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GLOSSARY 227 a new vaccine that can be determined and measured (for example, future medical costs that are averted, as well as additional life-years and en- hanced quality of life). The sum of these values represents the vaccine's societal benefit. This calculation involves certain technical challenges and requires a consistent methodology and set of assumptions for all vaccines. Spillover effect. See externality. Tetanus. An often fatal bacterial infection transmitted through open wounds. Tetanus toxoid (TT) is the vaccine that protects against tetanus. Tetanus toxoid is commonly combined with other antigens to create com- bination vaccine products, pediatric DT or adult Td (tetanus-diphtheria) and DTaP (diphtheria-tetanus-acellular pertussis). Thimerosal. An ethyl mercury-containing preservative used in vaccines that enabled multiple vaccinations from a single vial. Recently, the FDA required the removal of thimerosal from all recommended vaccines. Universal purchase. Refers to government purchasing of all vaccines for all or most of the population, regardless of private insurance coverage. Some states currently have universal purchase programs. Vaccination. The process by which a person or animal becomes protected by a vaccine against a disease. Interchangeable with "immunization" or "inoculation." Vaccine Adverse Events Reporting System (VAERS). A system for track- ing data on adverse side effects from vaccination. Vaccine Injury Compensation Program (VICP). A program established by the National Vaccine Injury Compensation Act to provide assistance to those suffering serious adverse events as a result of routine vaccination. Designed to protect vaccine companies from product liability lawsuits from rare events. Vaccine pipeline. The collection of vaccines in various stages of active research and development that are considered likely candidates to become available in the foreseeable future. Vaccine schedule. A table identifying vaccines, their doses, and the tim- ing of their administration as recommended by ACIP.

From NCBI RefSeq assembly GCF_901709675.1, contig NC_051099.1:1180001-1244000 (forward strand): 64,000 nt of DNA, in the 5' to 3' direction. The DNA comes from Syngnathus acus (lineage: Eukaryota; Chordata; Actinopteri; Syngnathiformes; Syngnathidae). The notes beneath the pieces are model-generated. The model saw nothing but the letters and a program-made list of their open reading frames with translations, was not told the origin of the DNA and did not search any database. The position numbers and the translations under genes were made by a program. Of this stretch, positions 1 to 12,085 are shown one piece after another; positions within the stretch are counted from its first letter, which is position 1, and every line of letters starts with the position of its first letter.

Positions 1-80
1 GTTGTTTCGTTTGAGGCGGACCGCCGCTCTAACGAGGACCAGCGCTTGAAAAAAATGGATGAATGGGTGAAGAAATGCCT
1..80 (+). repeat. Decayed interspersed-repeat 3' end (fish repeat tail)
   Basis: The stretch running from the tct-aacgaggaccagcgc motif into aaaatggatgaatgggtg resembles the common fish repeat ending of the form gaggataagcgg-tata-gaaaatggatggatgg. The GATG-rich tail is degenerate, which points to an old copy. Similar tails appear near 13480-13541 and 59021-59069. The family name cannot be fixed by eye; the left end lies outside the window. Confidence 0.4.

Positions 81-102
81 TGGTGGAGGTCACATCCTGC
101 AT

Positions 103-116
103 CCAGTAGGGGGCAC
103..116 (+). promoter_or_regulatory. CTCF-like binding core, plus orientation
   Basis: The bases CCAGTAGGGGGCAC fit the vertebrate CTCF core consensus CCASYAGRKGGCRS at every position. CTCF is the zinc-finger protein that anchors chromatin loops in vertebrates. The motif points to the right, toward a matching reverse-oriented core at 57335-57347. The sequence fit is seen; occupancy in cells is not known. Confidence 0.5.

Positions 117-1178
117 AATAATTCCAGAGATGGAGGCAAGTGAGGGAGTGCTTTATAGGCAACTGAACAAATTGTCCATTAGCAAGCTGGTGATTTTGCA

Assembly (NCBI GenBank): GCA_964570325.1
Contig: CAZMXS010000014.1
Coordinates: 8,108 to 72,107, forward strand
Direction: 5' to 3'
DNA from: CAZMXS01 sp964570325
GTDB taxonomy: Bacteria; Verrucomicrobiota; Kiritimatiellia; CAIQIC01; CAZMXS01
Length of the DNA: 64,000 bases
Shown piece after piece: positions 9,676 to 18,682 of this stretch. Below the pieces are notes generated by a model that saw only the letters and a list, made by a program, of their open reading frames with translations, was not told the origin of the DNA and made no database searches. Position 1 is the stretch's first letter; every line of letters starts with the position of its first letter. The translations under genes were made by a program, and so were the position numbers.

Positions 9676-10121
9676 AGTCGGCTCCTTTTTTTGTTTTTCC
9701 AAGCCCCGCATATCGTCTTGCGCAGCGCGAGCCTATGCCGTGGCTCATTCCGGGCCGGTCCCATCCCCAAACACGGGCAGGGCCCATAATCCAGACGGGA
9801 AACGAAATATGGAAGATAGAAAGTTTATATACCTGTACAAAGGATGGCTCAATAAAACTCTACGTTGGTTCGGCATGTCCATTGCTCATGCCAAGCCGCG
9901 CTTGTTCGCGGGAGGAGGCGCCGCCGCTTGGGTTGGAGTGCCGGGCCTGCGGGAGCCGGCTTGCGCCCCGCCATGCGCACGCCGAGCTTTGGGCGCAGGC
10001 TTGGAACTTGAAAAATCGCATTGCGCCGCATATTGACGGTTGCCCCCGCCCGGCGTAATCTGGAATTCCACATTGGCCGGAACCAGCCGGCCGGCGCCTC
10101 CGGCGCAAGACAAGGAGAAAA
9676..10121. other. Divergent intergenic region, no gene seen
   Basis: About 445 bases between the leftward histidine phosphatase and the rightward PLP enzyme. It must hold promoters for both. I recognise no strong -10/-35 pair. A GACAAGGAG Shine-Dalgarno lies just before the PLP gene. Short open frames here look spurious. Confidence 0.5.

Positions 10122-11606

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228 FINANCING VACCINES IN THE 21ST CENTURY Vaccines for Children (VFC) Program. Enacted in 1993 and implemented in 1994. VFC is a federal entitlement program that provides recommended childhood vaccines to children between the ages of O and 18 in the follow- ing categories: Medicaid-eligible, uninsured, Native American, Alaska Native, or receiving vaccination at a federally qualified health center. Varicella. Chickenpox, a viral infection causing red blotches on the skin. Also, the vaccine that protects against it.